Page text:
BOSTON (TheStreet) -- Despite Wednesday's precipitous drop for U.S. stock-market indices, some health-care shares rallied, helped by Republican Scott Brown's electoral victory in Massachusetts. Here are three stocks that achieved 52-week highs.
3. Cigna Corp.
climbed 0.7% to $38.20. Shares of the managed-health-care company have rallied 172% over the past year.
: Third-quarter profit surged 92% to $329 million, or $1.19 a share, as revenue fell 7% to $4.5 billion. Cigna's gross margin widened from 7% to 13%, and its operating margin stretched from 6% to 12%. The company possesses adequate liquidity, with $1.7 billion of cash. Its 0.5 debt-to-equity ratio indicates a balanced capital structure. Our quantitative model gives Cigna a financial-strength score of 6.9 out of 10.
: We rate Cigna "hold." The stock outpaced major U.S. indices in the past year. The shares are undervalued in comparison to health-care-service peers based on all of our valuation measures, excluding cash flow per share. Democrats still hold Congressional majorities and are unlikely to set aside their health-care aspirations.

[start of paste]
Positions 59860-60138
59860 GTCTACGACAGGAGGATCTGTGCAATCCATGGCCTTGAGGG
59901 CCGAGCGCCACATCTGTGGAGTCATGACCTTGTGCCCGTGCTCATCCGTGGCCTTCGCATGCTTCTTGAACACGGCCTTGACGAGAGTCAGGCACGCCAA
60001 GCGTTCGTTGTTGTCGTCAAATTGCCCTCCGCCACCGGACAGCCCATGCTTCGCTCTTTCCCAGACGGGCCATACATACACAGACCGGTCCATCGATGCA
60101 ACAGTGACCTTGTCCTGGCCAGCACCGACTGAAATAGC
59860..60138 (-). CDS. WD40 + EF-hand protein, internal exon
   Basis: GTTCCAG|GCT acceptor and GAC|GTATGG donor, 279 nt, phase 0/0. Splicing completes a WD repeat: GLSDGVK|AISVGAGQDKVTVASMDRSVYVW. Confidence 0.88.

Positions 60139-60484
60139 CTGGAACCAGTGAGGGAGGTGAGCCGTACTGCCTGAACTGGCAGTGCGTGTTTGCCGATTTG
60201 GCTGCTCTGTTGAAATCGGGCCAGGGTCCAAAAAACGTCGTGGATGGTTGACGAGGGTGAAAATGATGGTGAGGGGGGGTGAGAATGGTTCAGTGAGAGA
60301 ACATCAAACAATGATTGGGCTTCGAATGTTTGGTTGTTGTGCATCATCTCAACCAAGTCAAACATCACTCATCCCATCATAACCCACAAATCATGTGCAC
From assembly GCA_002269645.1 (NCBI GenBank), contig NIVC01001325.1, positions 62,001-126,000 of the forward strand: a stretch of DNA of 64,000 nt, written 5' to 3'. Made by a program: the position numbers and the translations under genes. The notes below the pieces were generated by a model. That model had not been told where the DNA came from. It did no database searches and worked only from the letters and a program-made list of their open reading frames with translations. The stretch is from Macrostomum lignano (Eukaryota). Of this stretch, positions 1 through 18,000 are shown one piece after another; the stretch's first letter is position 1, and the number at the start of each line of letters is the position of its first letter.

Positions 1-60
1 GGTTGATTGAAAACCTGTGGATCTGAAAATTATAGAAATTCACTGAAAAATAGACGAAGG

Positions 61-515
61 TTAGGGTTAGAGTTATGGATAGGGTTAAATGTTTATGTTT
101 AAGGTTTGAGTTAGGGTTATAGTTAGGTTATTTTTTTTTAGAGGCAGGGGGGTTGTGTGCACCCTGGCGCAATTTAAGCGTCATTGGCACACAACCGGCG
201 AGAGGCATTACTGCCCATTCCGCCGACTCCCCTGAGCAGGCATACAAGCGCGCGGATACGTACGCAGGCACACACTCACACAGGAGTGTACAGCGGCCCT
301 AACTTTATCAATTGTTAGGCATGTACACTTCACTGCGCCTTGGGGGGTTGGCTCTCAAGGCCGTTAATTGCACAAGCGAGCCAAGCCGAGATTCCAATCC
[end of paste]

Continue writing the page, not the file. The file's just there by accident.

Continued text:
increased 2.4% to $61.64. Shares of the pharmaceutical company have risen 48% during the past 52 weeks.
: Shire swung to a third-quarter profit of $60 million, or 33 cents a share, from a loss of $35 million, or 19 cents, a year earlier. Revenue dropped 14% to $667 million. Shire's gross margin narrowed from 95% to 86%, and its operating margin slimmed from 32% to 15%. A quick ratio of 0.9 and debt-to-equity ratio of 0.7 reflect a stable financial position.
: We rate Shire "hold." The stock advanced more than the
Dow Jones Industrial Average
S&P 500 Index
did over the past year. The shares are expensive relative to pharmaceutical peers based on trailing earnings, projected earnings, book value and cash flow per share. They are undervalued when considering sales per share.
jumped 4.4% to $51.62. Shares of the medical-equipment and pharmaceutical company have rallied 48% over the past year.
: Fiscal fourth-quarter profit plummeted 86% to $56 million, or 11 cents a share, as revenue fell 5% to $2.7 billion. Covidien's gross margin dropped from 59% to 53%, and its operating margin tightened from 21% to 17%. A quick ratio of 1.5 and a debt-to-equity ratio of 0.4 demonstrate fiscal prudence. Our model gives Covidien a financial-strength score of 6.9 out of 10.
: We rate Covidien "hold." The stock outperformed the Dow and S&P 500 over 52 weeks. The shares are inexpensive relative to health-care-equipment peers based on all of our valuation measures, including trailing earnings, projected earnings, book value, sales and cash flow per share.
-- Reported by Jake Lynch in Boston.